THE BRONX (PIX11) — Newly released figures show that more people are finding work nationwide, but in New York City, that picture is different. The unemployment rate in the city is higher than that of the rest of the country, and the biggest reason for that is the jobs situation in the Bronx. Despite that, though, experts on employment figures say there’s a reason to acknowledge success in the city’s northernmost borough.
First, a look at national employment figures, released Friday by the Bureau of Labor Statistics. They showed 165,000 new jobs added to the national economy in March, reducing the unemployment rate to 7.5%.
New York City’s March unemployment rate, compiled by the New York State Department of Labor, was 8.5%, down from 9.2% in February, but still higher than the national average. March is the latest period for which any unemployment statistics are available.
However, the unemployment rate in the Bronx alone is 11.5%, so much higher than the national and city averages, that when the borough’s figure is removed from New York City’s overall equation, the city’s unemployment rate tumbles to close to the national average: 7.875%.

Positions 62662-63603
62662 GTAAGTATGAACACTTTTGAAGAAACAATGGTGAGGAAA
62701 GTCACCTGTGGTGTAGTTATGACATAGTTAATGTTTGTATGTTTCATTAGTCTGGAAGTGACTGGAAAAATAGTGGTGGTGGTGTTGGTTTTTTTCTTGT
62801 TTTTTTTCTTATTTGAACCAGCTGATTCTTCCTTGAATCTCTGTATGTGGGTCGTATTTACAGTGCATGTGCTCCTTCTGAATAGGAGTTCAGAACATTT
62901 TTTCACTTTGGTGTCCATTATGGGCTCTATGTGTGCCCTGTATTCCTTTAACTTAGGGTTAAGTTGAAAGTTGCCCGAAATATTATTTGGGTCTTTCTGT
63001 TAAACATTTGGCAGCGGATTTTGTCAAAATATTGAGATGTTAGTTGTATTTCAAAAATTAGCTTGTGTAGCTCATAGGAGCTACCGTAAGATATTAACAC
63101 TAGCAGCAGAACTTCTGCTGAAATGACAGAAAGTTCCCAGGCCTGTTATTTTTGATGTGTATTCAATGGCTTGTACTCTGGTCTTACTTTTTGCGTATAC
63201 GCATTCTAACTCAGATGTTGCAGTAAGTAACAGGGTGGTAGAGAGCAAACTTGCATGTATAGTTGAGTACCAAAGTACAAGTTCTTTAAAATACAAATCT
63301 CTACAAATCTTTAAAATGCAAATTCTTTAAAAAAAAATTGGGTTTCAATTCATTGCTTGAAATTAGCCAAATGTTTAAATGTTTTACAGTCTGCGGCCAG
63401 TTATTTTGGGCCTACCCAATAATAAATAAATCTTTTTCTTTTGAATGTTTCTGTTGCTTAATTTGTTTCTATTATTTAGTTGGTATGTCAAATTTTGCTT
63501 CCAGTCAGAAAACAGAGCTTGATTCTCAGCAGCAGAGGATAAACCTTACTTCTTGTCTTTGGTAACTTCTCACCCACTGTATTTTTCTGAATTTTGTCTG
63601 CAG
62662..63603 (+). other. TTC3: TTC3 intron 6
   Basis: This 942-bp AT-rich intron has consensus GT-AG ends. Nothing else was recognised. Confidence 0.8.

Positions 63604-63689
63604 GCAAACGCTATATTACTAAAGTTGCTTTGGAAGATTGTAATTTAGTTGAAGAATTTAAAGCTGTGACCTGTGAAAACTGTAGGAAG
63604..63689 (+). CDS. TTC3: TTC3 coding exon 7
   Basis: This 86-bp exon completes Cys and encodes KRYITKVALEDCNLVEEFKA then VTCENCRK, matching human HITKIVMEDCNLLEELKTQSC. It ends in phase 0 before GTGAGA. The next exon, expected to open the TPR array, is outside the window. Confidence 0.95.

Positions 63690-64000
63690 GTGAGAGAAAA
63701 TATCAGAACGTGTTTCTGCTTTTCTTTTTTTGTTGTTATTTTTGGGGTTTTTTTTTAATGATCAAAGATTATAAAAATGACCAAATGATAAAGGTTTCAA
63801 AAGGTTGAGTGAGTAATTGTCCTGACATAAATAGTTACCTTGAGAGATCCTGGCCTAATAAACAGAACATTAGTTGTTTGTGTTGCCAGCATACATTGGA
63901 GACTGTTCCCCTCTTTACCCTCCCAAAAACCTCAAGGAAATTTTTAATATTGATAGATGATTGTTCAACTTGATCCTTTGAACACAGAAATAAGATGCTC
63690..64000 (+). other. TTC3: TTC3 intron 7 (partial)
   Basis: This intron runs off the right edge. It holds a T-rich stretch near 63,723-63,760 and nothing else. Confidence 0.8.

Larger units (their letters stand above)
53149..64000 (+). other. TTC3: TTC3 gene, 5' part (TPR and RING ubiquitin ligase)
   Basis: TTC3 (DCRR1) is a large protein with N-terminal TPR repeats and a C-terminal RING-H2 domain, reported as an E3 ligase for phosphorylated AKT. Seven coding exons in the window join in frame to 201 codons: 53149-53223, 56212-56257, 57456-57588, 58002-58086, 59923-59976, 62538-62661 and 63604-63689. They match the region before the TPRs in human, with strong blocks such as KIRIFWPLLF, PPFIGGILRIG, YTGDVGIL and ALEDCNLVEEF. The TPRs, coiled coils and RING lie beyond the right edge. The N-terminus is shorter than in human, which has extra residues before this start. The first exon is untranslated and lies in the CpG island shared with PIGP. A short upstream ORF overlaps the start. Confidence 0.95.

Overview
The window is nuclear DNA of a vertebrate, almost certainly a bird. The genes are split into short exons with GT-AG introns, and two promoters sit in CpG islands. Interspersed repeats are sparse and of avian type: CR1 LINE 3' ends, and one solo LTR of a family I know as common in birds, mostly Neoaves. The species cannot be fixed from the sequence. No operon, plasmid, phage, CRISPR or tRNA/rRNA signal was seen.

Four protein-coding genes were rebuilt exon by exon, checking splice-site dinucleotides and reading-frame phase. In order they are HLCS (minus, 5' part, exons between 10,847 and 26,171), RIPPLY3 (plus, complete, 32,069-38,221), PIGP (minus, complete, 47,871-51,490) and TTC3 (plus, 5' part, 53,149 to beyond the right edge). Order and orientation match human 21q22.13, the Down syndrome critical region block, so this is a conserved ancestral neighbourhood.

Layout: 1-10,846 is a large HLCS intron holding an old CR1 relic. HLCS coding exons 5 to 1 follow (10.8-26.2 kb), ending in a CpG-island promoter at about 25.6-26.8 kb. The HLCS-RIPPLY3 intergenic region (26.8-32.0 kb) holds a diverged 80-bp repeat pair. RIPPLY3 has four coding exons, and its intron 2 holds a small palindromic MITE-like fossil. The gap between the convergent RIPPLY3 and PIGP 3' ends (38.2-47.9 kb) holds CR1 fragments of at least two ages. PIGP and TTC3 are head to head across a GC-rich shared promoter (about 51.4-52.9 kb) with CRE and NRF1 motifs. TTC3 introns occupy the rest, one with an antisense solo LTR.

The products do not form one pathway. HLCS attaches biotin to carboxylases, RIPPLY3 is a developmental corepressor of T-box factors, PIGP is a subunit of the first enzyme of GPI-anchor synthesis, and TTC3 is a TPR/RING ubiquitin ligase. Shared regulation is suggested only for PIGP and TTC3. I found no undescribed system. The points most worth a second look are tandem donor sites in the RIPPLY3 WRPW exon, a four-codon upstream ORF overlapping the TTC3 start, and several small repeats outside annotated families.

In fact, the Bronx’s rate is so high, that PIX11 followed through on the math involved in calculating the figure and randomly stopped people to see if they were out of work, and looking for employment. The first person questioned, Phillip Simmons, 18, solidly fit that description.
He said that he was still in high school, but that he was also seeking a job. “I looked at Target, I applied for Footlocker. They ain’t called me back yet,” he said, adding that he’d contacted the retailers one to two weeks earlier, with no response.
His prospects, however, are statistically better than many other Bronx residents, as Ken Small, development director of the jobs and services organization BronxWorks pointed out.
“The work force here in the Bronx tends to be less educated,” Small said, “and another factor is that much of the population, up to half of it at this point, tends not to have English as its first language.” He told PIX11 News that for many potential employers, English proficiency is key for an applicant to go from job seeker to employee.
But Small pointed out that the Bronx’s 11.5% unemployment figure is actually a drop from a year ago, when it was 13.2%, as well as a lowering from February of this year, when it was 12.5%.
Small acknowledged that the figures are not rosy. However, he said, “there’s a certain kind of hope, a certain kind of optimism, a certain sense that despite the fact that things are kind of difficult, that they can get better. If you had come here to interview me 30 years ago, you wouldn’t have gotten that sense.”
He said that the steady growth of development in the Bronx, including the recently announced Kingsbridge Armory Ice Complex — the largest ice sports center in the world, as well as growth in the retail and health care sectors, had improved the Bronx’s finances steadily over the last three decades.
Small added, “there used to be a sense that the bottom had fallen out,” and nobody knew where it would land. “That’s no longer the case,” he said.